Boeing quietly unveils world’s longest passenger plane 777X
The first assembled model of the Boeing 777X rests in the factory Everett, in Washington, waiting to begin it’s test flights around the globe. Boeing expects this aircraft to be the world’s largest double-engine aircraft and the most efficient with 12% less fuel consumption and 10% less operating costs than the competition.
The aircraft had expected to be presented with much fanfare in a ceremonial debut at the plane manufacturer’s plant in Everett, near Seattle, on Wednesday.
But as a mark of respect for those who died in the Ethiopian Airlines 737 Max 8 crash, it was instead unveiled in a low-key event that was only attended by Boeing employees.
With the nose, mid, and aft sections combined, the Boeing 777X measures 252 feet long (77 meters) from nose to tail, making it the longest passenger jet the manufacturer has ever produced.
“The 777X is a new airplane and a new production system,” says Josh Binder, vice president and general manager of the 777X program. “With the 777X, the production system was integrated into the development program sooner than any other airplane, and the team is doing a great job of hitting our milestones as expected.”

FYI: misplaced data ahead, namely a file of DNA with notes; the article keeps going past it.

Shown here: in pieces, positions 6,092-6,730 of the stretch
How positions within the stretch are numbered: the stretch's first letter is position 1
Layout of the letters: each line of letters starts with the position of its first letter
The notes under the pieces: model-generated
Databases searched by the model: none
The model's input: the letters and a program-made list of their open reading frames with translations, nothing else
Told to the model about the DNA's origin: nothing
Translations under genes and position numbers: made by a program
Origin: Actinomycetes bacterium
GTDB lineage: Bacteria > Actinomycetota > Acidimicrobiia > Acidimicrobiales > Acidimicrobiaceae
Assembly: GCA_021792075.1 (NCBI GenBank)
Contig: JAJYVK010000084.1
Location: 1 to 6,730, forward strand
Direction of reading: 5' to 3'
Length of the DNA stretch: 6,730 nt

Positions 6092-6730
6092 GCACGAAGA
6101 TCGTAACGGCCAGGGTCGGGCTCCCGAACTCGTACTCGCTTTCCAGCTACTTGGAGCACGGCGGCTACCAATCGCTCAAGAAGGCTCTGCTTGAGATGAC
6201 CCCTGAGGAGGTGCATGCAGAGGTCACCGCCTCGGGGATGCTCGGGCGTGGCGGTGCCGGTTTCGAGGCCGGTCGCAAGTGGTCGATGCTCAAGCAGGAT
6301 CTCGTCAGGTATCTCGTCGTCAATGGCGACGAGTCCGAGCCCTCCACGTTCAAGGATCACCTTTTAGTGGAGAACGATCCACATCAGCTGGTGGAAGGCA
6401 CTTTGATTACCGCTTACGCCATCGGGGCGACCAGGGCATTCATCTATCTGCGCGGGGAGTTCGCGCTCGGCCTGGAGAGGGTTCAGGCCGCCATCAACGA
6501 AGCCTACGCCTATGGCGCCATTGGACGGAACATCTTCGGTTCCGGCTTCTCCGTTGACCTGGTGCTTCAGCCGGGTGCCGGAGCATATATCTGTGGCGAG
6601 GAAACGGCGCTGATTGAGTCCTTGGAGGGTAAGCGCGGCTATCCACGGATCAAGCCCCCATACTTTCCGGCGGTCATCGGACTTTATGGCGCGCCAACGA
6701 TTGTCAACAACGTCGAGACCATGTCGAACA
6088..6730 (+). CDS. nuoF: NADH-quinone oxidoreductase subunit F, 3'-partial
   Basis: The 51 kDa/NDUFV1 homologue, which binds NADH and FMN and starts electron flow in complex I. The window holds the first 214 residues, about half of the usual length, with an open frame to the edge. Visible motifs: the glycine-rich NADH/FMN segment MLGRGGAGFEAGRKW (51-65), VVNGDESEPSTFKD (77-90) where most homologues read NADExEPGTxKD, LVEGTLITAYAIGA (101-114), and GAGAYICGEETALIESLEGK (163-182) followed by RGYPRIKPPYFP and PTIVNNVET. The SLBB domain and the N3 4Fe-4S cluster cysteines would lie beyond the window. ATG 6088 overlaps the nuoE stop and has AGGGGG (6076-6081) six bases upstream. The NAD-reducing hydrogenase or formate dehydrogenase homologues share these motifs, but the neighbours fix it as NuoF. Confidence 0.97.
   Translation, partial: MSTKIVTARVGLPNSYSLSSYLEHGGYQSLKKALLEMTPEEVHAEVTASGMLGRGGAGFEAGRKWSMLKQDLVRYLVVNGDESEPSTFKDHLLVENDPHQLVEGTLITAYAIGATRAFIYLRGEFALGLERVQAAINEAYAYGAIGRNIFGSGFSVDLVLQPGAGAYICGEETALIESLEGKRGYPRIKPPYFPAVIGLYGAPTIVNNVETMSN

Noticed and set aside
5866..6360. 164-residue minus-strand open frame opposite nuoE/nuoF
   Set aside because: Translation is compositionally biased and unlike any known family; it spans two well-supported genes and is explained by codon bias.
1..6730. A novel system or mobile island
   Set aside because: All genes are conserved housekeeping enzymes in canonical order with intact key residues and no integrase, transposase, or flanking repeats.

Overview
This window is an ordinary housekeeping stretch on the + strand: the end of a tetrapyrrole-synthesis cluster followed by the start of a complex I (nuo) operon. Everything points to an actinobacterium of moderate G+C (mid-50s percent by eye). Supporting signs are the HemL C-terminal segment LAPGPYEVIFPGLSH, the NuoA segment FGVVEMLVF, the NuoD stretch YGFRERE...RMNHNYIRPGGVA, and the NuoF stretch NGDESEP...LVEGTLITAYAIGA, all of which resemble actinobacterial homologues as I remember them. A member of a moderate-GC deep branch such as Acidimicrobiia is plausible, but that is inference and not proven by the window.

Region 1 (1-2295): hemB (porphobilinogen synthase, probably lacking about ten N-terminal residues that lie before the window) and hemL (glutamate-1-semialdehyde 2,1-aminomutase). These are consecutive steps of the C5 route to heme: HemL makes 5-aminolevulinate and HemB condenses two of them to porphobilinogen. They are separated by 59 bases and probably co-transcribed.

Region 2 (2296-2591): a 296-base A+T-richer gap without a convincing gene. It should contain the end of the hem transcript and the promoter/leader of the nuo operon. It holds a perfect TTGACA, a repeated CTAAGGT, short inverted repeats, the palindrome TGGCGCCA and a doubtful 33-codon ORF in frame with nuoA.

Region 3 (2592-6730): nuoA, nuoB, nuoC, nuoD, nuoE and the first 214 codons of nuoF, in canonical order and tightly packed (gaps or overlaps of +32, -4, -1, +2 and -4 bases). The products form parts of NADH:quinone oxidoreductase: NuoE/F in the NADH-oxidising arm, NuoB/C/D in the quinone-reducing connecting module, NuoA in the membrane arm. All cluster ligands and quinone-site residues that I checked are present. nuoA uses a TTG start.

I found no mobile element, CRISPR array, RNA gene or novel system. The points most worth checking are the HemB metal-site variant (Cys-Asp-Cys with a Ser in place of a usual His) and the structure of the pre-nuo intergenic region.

The large wings, biggest ones ever built by Boeing, aim to make this aircraft one of the most efficient in the world and features the largest twin-engine till date. According to Boeing, this type of wing improves aerodynamics and lift and allows you to save around 12% of fuel ,the company said. However, its large size would not allow this aircraft to access most airports. In fact, the Airbus A380 – the largest passenger plane in the world – has a wingspan of 80 meters. A size that forced some airports to build special doors for passenger boarding.
Additionally, the folding wingtips allow the 777X to maintain airport compatibility with the existing 777 family.
The first 777X introduced will be the 777-9 model, which can seat 400 to 425 passengers in a standard configuration and offer a range of 7,600 nautical miles (14,075 km). Boeing is building on the passenger-preferred interior of the current 777 and on 787 interior innovations to create a passenger experience like no other. The design will include larger windows that are located higher on the fuselage than the current 777, along with a wider cabin, new lighting, and enhanced architecture.
Three additional flight test airplanes will be built after the first flight test, which is currently scheduled for the first quarter of 2019. Introduction is planned for December 2019, with first delivery in 2020.